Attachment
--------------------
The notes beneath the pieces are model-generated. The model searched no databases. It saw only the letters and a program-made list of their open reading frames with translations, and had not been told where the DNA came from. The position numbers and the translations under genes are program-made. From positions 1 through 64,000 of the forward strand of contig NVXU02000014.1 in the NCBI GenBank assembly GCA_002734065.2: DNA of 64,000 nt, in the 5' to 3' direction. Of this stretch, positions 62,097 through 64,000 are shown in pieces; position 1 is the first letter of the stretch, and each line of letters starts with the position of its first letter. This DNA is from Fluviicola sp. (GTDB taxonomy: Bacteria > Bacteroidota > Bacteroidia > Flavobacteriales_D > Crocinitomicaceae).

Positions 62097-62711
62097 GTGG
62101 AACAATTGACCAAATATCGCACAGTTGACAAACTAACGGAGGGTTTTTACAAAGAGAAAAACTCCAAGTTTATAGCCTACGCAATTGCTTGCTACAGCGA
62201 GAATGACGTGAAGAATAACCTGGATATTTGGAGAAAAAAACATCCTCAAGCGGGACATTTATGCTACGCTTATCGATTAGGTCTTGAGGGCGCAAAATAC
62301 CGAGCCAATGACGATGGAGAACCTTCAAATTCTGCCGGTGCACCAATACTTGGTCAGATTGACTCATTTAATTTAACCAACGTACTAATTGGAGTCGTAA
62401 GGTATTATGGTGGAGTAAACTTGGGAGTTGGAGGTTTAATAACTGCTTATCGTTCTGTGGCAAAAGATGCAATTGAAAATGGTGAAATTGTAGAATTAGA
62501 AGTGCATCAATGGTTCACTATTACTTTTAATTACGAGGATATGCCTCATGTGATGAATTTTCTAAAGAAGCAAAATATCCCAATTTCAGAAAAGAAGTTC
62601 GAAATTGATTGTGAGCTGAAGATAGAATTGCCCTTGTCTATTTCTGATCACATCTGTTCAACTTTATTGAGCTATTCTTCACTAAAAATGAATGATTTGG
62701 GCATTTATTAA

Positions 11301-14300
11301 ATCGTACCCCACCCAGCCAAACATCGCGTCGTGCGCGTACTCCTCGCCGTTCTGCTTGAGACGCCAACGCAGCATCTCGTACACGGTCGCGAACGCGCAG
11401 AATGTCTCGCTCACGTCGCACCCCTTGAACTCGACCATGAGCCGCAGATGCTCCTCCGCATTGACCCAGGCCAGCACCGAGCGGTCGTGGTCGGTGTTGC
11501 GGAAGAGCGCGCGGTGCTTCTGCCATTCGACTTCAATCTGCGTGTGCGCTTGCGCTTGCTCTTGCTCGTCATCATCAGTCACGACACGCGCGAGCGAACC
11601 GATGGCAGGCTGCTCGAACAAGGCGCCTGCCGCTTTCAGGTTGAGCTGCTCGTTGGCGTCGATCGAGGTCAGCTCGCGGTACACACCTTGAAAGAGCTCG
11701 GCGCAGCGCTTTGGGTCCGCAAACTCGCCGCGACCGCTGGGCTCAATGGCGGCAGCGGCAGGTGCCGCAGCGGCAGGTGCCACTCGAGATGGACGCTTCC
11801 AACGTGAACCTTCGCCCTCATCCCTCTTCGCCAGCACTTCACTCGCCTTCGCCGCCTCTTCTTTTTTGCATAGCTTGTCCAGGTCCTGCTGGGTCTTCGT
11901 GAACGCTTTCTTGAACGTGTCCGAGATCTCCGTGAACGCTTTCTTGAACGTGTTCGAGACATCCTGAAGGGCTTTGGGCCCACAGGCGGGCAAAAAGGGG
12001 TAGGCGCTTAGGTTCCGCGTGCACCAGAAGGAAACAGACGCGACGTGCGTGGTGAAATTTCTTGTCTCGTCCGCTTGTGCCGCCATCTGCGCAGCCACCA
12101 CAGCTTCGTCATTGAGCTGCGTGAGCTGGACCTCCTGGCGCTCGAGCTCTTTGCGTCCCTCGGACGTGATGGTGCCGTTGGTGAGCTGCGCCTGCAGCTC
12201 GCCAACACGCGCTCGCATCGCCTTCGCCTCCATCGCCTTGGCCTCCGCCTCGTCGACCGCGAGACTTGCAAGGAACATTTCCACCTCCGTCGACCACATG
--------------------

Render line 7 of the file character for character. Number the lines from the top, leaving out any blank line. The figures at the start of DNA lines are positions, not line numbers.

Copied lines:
62401 GGTATTATGGTGGAGTAAACTTGGGAGTTGGAGGTTTAATAACTGCTTATCGTTCTGTGGCAAAAGATGCAATTGAAAATGGTGAAATTGTAGAATTAGA